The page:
Photo: California Highway Patrol
The California Highway Patrol will shift to Ford's Police Interceptor Utility SUV as its primary patrol vehicle when it begins replacing aging Crown Vics in its fleet.
The P.I. Utility was the only vehicle that met the agency's specifications for payload capacity and provides versatility in handling a variety of missions including traffic enforcement, event security, and facility protection, state officials said.
Assistant Chief Erik Knudsen told the Los Angeles Times the agency preferred the P.I. Utility over the crop of new patrol cars because "the design of the new sedans is becoming smaller and lighter."
The state agreed to purchase the new enforcement vehicles from Folsom Lake Ford. The contract allows for the purchase of P.I. Utility SUVs for $26,578 and Ford P.I. sedans for $23,242. The state's Department of General Services will acquire the vehicles.
The all-wheel-drive P.I. Utility, which also arrives in a front-wheel version, has a payload capacity of 1,500 pounds. The gross vehicle weight rating (GVWR) of the P.I. Utility is 6,300 pounds, which measures its curb weight plus maximum payload. Curb weight in 4,630 pounds.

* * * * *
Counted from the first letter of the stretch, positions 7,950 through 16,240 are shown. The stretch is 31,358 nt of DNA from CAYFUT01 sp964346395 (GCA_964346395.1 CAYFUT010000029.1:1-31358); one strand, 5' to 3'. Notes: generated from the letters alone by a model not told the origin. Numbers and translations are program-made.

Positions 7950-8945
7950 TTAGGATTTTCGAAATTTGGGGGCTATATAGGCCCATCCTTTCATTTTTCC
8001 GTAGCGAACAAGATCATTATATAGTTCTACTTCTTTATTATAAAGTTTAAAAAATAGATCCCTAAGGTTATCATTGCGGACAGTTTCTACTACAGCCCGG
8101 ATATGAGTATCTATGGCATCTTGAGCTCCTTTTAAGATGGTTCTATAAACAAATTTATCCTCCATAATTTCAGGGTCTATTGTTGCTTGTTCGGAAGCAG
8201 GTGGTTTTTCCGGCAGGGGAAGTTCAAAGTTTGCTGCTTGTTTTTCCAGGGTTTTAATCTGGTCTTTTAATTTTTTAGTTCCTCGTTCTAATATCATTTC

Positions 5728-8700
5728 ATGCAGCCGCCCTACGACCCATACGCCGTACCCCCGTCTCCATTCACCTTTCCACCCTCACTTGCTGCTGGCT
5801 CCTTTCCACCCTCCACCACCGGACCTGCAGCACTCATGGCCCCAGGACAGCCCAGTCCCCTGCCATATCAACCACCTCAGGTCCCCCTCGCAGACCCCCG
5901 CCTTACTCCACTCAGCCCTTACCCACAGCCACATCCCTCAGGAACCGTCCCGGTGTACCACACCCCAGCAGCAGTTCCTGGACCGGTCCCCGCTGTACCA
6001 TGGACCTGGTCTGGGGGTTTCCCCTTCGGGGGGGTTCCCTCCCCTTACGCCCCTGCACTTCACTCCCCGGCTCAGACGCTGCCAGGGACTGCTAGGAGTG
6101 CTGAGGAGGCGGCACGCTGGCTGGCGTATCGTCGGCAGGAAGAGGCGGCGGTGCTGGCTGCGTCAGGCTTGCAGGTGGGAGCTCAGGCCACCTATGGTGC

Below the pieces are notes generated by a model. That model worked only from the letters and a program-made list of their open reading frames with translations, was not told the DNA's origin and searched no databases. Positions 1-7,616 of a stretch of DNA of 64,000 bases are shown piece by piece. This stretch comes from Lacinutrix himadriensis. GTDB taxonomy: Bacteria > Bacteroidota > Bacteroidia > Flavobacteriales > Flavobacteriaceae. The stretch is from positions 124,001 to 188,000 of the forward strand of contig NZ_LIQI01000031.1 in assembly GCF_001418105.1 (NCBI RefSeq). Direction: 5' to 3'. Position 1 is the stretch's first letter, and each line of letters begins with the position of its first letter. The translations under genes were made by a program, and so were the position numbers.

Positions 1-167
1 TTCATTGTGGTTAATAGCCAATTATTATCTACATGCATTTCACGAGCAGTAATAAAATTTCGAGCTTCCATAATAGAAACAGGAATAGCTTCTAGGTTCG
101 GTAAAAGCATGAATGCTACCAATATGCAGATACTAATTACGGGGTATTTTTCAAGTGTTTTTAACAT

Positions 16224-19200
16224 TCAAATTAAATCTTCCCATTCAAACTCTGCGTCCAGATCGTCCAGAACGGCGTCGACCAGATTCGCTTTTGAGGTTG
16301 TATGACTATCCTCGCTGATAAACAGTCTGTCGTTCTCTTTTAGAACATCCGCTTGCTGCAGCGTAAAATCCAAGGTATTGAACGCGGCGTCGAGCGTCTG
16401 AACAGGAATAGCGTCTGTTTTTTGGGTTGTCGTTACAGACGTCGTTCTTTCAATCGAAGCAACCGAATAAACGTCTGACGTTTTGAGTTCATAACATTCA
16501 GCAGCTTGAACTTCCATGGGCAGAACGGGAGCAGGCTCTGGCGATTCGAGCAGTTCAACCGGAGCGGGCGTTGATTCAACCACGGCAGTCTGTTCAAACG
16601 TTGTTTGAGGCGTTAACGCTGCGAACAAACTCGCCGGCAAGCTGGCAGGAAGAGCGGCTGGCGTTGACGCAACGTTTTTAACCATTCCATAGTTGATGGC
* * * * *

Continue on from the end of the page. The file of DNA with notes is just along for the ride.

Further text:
"The CHP does need payload capacity of 1,500 pounds," said Eric Lamoureux, general services spokesman. "The sedan doesn't meet the capacity."
The sedan has a GVWR of 5,700 pounds and a curb weight of 4,310 pounds.
Lamoureux said the agency's new patrol car must be able to transport 459 pounds of installed equipment such as a prisoner cage, lightbar, push bar, gun tub, in-car video system, fire extinguisher, and communications gear. The agency also required 880 pounds for a driver and three passengers; 96 pounds for safety equipment; 87 pounds for stored CHP equipment; and 55 pounds for a full-size spare tire.
The department plans to begin purchasing the vehicles in October after testing four vehicles and completing a fleet utilization study. Gov. Jerry Brown has instructed state departments to eliminate under-utilized vehicles from the fleet as a cost-saving initiative. As a result, some officers may lose take-home vehicles, especially if they aren't using them for enforcement.
The dealer agreed to deliver two P.I. sedans and two SUVs for the CHP's own regimen of testing that includes a five-mile high-speed run (at 125 mph); 90-0 mph braking; and a timed road course.
The agency typically replaces about a third of its 4,000-vehicle fleet each year. The agency's marked enforcement units include 2,300 sedans and 140 all-terrain vehicles.
By Paul Clinton
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